After appearing on classic albums by UFO, Hawkwind and Pink Floyd, one of the UK’s biggest rock stars is calling it a day. The name might not be familiar, but this legendary icon’s contributions to rock music are surely familiar to just about anyone who owned a turntable in the 1970’s.
The Battersea Power Station is located on the South Bank of the River Thames, in the Battersea District of South West London. This coal burning power plant is actually 2 identical buildings; Station A, built in the 1930’s, and Sation B in the 1950’s. The station stopped producing power in 1983, but has nonetheless become one of the most popular landmarks in London and one of the most recognizable buildings in the world. Since its decomission, investors have sought to make the building into a theme park, a stadium, and even another, more modern power station. Since 2012, the site has been under development as a giant mall, with residential apartments and townhouses, and opened these rental untis to the public on May 1st of this year. Thankfully, the British government required all bidders on the 39-acre site to include the 4 iconic chimneys in their redevelopment plans, thus retaining the buildings’ iconic look and national landmark status.
So how does the largest brick building in Europe become a rock star? Pink Floyd’s Roger Waters lived near Battersea in the 70’s, and those famous chimneys constantly loomed as part of his local skyline. When the Floyd needed an image to communicate the ideas found on their upcoming ‘Animals’ album, Waters thought the coal burning, smoke spewing power station, which was then within a few years of outliving it’s usefulness, would be an effective way of communicating the record’s concept. Loosely based on George Orwell’s ‘Animal Farm’, the album’s theme centered on the UK’s outmoded class system hierarchy. The pig floating between two chimneys sealed it, a mocking symbol of corruption hovering majestically between two of Battersea’s towering chimneys, as they belch black smoke into the sky. The image perfectly encapsulated Waters’ view of Britiain’s class system and the societal and moral decay he felt it produced.
‘Animals’ was released in January of 1977. Today it is acknowledged as Pink Floyd’s reaction to the burgeoning Punk Rock movement, an attempt to tackle some of the same ideas and concepts so vociferously explored by punk music. Battersea provided Floyd with an iconic image (created by the legendary Hipgnosis graphics group) that helped the record achieve 4x Platinum status, which in turn helped make Battersea one of the most recognizable buildings in the world.
Next up for Battersea was an appearance on the cover of UFO’s ‘Lights Out’ album in May of ’77. Hipgnosis once again looked to our favorite power station for an image to communicate another Punk Rock-inspired idea: Who controls the ‘power’, and what happens after the ‘power’ goes out and no one is looking? And where better to question the goings on along the corridors of power than… along the corridors of power?
‘Lights Out’ was not a concept album, but the lyric to the title track, with its artful allusions to the bombing of Britian during WWII, deals with such themes as war in the streets and a forced toppling of the status quo, a perfect description of what was going on in the UK’s music scene in 1976/77. Battersea provided the backdrop for an image of power station workers, ie those who control the power, disrobing while on the job, clearly up to something other than their work. It’s a subtle but striking graphic representation of the abuse of power.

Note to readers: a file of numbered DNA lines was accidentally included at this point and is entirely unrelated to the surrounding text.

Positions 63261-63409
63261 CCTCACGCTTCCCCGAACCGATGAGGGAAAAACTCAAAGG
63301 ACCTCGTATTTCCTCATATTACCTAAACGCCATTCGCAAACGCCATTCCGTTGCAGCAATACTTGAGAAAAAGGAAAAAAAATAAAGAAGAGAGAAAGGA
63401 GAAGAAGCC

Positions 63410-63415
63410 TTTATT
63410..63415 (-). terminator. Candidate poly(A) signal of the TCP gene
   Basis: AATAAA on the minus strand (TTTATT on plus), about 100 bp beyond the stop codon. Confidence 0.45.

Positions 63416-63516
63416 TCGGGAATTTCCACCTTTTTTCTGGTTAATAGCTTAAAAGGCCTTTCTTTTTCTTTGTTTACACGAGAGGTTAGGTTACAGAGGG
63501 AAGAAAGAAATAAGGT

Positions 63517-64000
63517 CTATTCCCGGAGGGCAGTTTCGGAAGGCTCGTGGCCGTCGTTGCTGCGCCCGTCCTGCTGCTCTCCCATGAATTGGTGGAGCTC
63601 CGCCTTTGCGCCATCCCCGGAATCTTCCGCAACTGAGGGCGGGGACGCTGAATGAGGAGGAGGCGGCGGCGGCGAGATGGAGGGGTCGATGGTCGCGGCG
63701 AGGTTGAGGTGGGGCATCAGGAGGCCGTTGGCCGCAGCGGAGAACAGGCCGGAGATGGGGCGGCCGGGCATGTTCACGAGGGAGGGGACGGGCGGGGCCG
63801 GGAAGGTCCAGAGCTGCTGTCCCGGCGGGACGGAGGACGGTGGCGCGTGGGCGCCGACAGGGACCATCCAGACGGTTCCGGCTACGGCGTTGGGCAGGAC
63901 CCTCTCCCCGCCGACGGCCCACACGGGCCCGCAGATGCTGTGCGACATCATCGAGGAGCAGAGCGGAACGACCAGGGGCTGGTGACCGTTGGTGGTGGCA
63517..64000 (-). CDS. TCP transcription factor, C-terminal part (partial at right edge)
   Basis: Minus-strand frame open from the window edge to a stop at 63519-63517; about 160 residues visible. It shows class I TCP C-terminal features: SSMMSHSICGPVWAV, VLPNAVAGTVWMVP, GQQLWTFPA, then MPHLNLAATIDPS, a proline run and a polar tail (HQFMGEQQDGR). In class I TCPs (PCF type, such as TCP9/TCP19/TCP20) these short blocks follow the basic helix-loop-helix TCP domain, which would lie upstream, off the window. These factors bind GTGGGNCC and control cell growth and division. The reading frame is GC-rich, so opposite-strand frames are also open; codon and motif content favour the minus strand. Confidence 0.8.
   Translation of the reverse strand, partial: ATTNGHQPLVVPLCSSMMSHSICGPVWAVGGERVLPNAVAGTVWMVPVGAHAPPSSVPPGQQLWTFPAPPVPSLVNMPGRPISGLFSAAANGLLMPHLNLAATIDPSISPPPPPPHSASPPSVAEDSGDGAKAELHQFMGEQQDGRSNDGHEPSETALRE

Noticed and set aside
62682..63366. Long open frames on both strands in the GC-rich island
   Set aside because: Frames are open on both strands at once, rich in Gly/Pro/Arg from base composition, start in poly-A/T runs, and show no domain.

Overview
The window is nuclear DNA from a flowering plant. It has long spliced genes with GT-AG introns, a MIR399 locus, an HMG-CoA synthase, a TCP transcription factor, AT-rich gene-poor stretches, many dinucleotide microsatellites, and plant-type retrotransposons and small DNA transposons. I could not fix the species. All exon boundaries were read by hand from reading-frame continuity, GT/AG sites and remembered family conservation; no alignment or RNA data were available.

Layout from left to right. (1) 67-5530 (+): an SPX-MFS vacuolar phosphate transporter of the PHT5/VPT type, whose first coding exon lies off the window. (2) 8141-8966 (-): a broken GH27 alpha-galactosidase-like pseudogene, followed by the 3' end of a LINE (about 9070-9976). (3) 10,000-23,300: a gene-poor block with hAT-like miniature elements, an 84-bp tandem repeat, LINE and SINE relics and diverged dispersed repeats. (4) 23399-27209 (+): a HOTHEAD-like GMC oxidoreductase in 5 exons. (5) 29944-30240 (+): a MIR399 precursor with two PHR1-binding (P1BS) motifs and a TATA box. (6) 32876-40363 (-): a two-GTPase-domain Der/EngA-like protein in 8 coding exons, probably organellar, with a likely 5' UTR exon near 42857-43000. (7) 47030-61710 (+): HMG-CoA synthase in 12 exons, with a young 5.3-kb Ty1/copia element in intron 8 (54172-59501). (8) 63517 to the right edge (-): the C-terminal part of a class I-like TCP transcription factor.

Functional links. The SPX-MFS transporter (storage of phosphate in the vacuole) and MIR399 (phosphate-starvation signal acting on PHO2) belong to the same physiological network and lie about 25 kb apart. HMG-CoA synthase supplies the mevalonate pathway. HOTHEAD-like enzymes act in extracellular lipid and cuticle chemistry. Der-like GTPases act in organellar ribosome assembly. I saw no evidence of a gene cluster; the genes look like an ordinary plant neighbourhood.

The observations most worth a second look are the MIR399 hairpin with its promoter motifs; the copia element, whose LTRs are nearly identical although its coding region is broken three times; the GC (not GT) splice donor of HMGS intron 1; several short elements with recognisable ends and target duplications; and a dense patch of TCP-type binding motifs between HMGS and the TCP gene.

In June of 1977, Hawkwind released their seventh studio album, ‘Quark Strangeness and Charm’. To many, the psychedlic Space Rock of Hawkwind, with it’s sci-fi lyrics and hippie jam band musical aesthetic, may have seemed immune to the siezmic shifts in rock music caused by the birth of Punk Rock. But the hippies shared with the punks a major imperative: ‘Question Authority’. Hawkwind had also shared members with UK proto-punks The Pink Fairies, so the self-appointed Psychadelic Warlords were a lot closer to the punk rock fray than most rock fans realized. In a timely attempt to underscore Hawkwind’s connection to punk’s ideals, Hipgnosis staged the image to illustrate the band’s political stance, and shot the cover to ‘Quark’ in one of the control rooms at Battersea.
The image is set in the enterior of a high-tech control room, and depicts two machines interacting together, with dangerous-looking results; lightning and laser light are arcing into the nearby control panels, while a portal of some sort seems to be opening between them. The lab-coated human in the picture looks the other way, completely oblivious to the activity behind him. The back cover features a close-up of the ‘face’ of one of the machines, while behind and to the left, the human technician is shown to be asleep in a chair with paperwork covering his face. This artwork brilliantly captures the essence of Hawkwind’s underground philosophy: Let’s change the world while ‘The Man’ isn’t looking. It’s another compelling image with a charged political message, depicting those in control asleep at the switch.
In the first 6 months of 1977, as the Punk Rock apocalypse poked, prodded and outright threatened more established rock acts, three major British bands rose to the challenge, and looked to the artists at Hipgnosis to graphically express their responses. Hipgnosis, in turn, found their go-to symbol to represent power, authority, and control; the perfect setting to stage three chilling tableaus of corruption, abuse and moral decay: the brick and wrought iron fortress known as the Battersea Power Station.
From coal-fired electric power plant to unlikely rock star to metrpolitian shopping mall. There’s a concept album in there somewhere.